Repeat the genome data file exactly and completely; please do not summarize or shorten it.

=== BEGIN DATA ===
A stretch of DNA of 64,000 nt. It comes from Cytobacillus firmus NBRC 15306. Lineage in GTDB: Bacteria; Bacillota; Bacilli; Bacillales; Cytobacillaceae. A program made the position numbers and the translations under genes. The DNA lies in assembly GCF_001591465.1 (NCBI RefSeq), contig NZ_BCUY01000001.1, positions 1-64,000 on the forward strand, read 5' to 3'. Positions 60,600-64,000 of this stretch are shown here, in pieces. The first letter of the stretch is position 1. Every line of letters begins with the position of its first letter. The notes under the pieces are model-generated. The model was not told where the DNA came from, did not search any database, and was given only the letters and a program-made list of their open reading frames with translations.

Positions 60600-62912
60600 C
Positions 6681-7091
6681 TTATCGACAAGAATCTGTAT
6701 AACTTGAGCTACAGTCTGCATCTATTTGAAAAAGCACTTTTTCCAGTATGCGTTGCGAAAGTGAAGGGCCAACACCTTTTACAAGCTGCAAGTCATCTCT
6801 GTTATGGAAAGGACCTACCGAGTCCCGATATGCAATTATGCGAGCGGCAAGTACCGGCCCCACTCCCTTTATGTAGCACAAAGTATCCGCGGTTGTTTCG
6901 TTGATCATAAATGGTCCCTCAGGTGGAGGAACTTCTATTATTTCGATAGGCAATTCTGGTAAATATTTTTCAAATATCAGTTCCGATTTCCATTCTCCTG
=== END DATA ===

A stretch of DNA of 64,000 nt. It comes from Cytobacillus firmus NBRC 15306. Lineage in GTDB: Bacteria; Bacillota; Bacilli; Bacillales; Cytobacillaceae. A program made the position numbers and the translations under genes. The DNA lies in assembly GCF_001591465.1 (NCBI RefSeq), contig NZ_BCUY01000001.1, positions 1-64,000 on the forward strand, read 5' to 3'. Positions 60,600-64,000 of this stretch are shown here, in pieces. The first letter of the stretch is position 1. Every line of letters begins with the position of its first letter. The notes under the pieces are model-generated. The model was not told where the DNA came from, did not search any database, and was given only the letters and a program-made list of their open reading frames with translations.

Positions 60600-62912
60600 C
Positions 6681-7091
6681 TTATCGACAAGAATCTGTAT
6701 AACTTGAGCTACAGTCTGCATCTATTTGAAAAAGCACTTTTTCCAGTATGCGTTGCGAAAGTGAAGGGCCAACACCTTTTACAAGCTGCAAGTCATCTCT
6801 GTTATGGAAAGGACCTACCGAGTCCCGATATGCAATTATGCGAGCGGCAAGTACCGGCCCCACTCCCTTTATGTAGCACAAAGTATCCGCGGTTGTTTCG
6901 TTGATCATAAATGGTCCCTCAGGTGGAGGAACTTCTATTATTTCGATAGGCAATTCTGGTAAATATTTTTCAAATATCAGTTCCGATTTCCATTCTCCTG